If I don't post before Christmas, I wish you all a blessed and peaceful Christmas and remember the true meaning of Christmas: to make sure the champagne fairy visits me!

Friday, 9 December 2011

Quick update...

...following our visit to the consultant today. We saw the consultant who is in charge of the whole Head and Neck Cancer clinic, Dr Newbold - we hadn't seen her for a few months, so it was good to catch up with her. We had gone along expecting to have to push for me to be allowed a PET CT scan, which my first consultant at East Grinstead Hospital had said would be the best way to check that all the cancerous cells had been caught, because it's so microscopic that an ordinary scan wouldn't pick it up, but he had also said that it would be hard to get one (on cost grounds) and that he had had to put up quite a fight to be allowed to refer a 19 year old! So we had been (metaphorically) girding our loins and rehearsing justifications as to why I should be allowed one. No need - Dr Newbold said it wasn't common practice, listened to what we said, looked at my notes, saw I had had one before my surgery and said it made sense to have another as a comparison to the earlier benchmark, as it were - result! We were so delighted, not just because we truly believe that this is what we need to give us reassurance that I am in remission - while accepting that firstly, it may give a false result in either direction and second, that we would have to deal with it if it does indeed show that I still have cancer - but also because it was so good not to have to fight for it. Such a relief.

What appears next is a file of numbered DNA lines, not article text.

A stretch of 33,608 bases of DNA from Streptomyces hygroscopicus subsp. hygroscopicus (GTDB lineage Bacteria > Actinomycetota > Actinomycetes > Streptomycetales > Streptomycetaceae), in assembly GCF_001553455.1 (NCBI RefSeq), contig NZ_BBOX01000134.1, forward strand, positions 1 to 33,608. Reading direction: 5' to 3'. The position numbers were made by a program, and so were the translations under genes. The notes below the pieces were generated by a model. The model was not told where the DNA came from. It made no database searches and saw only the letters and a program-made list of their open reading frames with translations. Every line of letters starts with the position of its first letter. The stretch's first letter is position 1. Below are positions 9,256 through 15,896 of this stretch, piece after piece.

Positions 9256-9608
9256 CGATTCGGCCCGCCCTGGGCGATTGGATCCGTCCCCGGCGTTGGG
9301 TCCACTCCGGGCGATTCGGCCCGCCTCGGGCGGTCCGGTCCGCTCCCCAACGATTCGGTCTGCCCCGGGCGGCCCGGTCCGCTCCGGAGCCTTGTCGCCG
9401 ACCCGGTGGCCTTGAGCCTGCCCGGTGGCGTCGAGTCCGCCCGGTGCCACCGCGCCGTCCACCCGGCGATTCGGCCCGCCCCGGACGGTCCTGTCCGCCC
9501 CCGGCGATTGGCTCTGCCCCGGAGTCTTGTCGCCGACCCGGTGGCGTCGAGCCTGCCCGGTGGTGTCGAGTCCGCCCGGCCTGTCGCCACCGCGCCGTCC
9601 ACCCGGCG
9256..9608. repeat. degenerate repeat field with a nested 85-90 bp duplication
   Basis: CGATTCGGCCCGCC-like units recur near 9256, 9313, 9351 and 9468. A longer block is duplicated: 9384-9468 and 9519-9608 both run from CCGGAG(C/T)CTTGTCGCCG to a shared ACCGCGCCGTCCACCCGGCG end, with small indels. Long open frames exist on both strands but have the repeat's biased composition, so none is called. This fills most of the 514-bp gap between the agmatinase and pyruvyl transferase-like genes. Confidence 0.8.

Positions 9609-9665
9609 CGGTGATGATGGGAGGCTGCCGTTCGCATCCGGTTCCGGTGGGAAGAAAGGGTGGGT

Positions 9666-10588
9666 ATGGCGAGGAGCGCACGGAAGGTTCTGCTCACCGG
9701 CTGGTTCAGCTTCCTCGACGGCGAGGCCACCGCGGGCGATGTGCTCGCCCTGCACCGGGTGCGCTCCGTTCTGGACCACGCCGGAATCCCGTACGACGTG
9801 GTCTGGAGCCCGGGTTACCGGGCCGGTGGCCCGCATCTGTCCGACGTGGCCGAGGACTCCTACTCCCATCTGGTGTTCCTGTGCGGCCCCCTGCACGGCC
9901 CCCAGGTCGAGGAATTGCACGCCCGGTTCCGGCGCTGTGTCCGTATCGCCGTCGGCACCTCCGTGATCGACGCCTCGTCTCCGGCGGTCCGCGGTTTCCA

The consultant did a physical examination, looked inside my mouth, at my gums, teeth and tongue and is very pleased with me. She says I have recovered really well, given the time since finishing radiotherapy, so that was pleasing. The PET CT scan won't take place till February/March, because there will still be inflammation in the treatment area, even now, several months after finishing r/t, so we need to be sure that has all gone.